So it was left to the White House to make this right, to take a wrecking ball to a rigged system. Mr. Trump acted correctly. And there could have been no more fitting, final rebuke to four years of drive-by shootings than to release the man the cabal claimed as its very first victim. Justice indeed, and on many levels.

Write to


The James Comey Election

People rightly ask whether Donald Trump has the “character” to be President. But what of the “character” of so many others who inhabit ‘the swamp’? Does abusing power for political gain fall under “character”? mrossol

WSJ 10/2/2020 By Kimberly Strassel

The political elite remain puzzled—and in agony—over how Donald Trump could still be in the race. A bullying debater! A purveyor of mistruths! A would-be autocrat! How has our country come to this?

The answer sat staring at them on a videolink this Wednesday, in the smug countenance of James Comey.

This obvious truth will be missed by the left and the media, which continue to comfort themselves with the fiction that Mr. Trump won in 2016 by preying on the weak and ill-informed. The opposite is true. The businessman was propelled to office on the fury of those who had seen too much. They’d watched for decades as an insulated elected class—Democrat and Republican alike—broke promises, failed to solve problems, and blamed it on the system.

These voters had watched the swamp take over—IRS targeters, self-righteous prosecutors, zealous regulators—armed with stunning powers and a mentality that they were entitled to make the rules, to tell the little people what was best for them. Voters fumed over the double standard. Hillary Clinton deleted government emails with abandon, while a 77-year-old Navy veteran went to prison for building a pond in contravention of “navigable water” rules.


Mr. Comey personifies what enrages those Americans. His testimony this week was a vivid reminder that the election won’t hinge only on the issues as defined by the media elite. Tuesday’s brawl was mostly about the virus, the economy, violence in the streets, the Supreme Court. But November’s vote for many Americans will be a choice between an administration that believes we the people should run Washington, and those who believe the swamp should rule the masses. Mr. Biden wouldn’t challenge the mandarins; he’d unleash them.


Chairman Lindsey Graham hauled the former FBI director in front of the Senate Judiciary Committee ostensibly to answer for stunning new details in the bureau’s Trump-Russia probe. But the hearing more broadly resurrected the breathtaking arrogance of the swamp. This was the crew that in 2016—based on the thinnest of tips—launched a counterintelligence investigation into a presidential campaign, complete with secret surveillance warrants and informants. Mr. Comey triggered the public release of the collusion accusations. He secretly kept memos of his conversations with a president, for future leverage. He leaked them, to provoke a special counsel and two years of hell.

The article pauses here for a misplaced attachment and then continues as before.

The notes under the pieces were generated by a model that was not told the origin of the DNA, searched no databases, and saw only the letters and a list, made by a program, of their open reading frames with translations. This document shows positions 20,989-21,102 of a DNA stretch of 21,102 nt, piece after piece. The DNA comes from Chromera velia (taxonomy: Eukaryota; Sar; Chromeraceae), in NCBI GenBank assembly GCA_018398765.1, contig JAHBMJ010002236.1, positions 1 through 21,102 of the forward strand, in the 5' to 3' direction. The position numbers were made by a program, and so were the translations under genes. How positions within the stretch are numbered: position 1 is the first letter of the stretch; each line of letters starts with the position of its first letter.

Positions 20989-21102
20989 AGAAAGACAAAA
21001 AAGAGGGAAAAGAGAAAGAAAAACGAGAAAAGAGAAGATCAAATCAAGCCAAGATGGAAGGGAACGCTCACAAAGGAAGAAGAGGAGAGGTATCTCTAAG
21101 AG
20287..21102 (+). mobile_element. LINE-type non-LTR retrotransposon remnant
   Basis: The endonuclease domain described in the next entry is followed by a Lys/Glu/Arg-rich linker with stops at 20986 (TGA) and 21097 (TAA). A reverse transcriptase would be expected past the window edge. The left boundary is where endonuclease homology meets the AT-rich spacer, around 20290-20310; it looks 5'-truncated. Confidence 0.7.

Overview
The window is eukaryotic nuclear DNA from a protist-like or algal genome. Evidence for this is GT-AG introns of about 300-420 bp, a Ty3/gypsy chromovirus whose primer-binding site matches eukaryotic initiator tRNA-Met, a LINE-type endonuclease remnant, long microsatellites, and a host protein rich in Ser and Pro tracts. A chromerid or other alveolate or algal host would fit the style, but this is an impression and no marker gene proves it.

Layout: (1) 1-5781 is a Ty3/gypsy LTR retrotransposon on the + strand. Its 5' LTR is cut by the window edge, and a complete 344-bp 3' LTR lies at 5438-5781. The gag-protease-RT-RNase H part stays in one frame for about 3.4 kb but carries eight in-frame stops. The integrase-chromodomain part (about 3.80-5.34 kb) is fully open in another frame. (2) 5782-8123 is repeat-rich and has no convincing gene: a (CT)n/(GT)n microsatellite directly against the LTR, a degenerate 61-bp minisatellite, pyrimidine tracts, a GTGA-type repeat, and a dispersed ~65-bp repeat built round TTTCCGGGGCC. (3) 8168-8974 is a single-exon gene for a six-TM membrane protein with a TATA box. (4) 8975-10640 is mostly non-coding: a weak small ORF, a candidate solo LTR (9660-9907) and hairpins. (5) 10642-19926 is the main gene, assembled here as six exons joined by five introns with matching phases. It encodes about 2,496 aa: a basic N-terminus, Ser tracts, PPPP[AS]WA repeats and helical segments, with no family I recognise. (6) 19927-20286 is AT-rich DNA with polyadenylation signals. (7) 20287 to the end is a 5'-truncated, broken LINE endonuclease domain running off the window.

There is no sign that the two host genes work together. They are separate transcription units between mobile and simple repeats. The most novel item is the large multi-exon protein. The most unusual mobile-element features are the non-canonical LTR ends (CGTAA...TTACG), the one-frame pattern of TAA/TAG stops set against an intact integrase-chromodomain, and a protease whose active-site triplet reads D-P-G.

FBI agent Peter Strzok in 2018 lectured Congress that the bureau had too many “safeguards” and “procedures” ever to allow “improper” behavior. Yet this past week provided evidence the FBI leaders blew through red light after red light. We already knew they based the probe on a dossier that came from a rival campaign. We knew the bureau was warned early on that the dossier was potential Russian disinformation. And now we know it discovered that the man who was the dossier’s primary source had been under FBI investigation as a suspected agent for Moscow. The bureau hid all of this from the surveillance court. It even doctored an email to conceal exculpatory information.

Mr. Comey highlighted the double standard again on Wednesday, as he danced around accountability. The probe’s biggest problem was that it was run at the top with no checks or oversight. Yet according to Mr. Comey, the top didn’t include the FBI director. “I can’t recall.” “I don’t remember learning anything.” “I don’t recall being informed of that.” “That’s about all I can recall.” “I don’t know.” “That doesn’t ring a bell.” So responded Mr. Comey for hours. His claims of obliviousness contrast with recent documents showing widespread concern in the FBI about the probe’s problems, with agents and analysts fretting about future “tough questions” and rushing to purchase professional liability insurance.

Mr. Biden has yet to be asked on the campaign trail if he approves of this FBI behavior, including its misrepresentations to a surveillance court. Or what he thinks of Mr. Comey, who has been excoriated in three inspector general reports. Or of former Deputy Director Andrew McCabe, fired for leaking and for lying to investigators. But Biden’s failure to voluntarily weigh in on such a consequential scandal may be viewed by voters as evidence that Mr. Biden is fine with it. And why wouldn’t he be? This all took place in Barack Obama’s and Joe Biden’s Washington.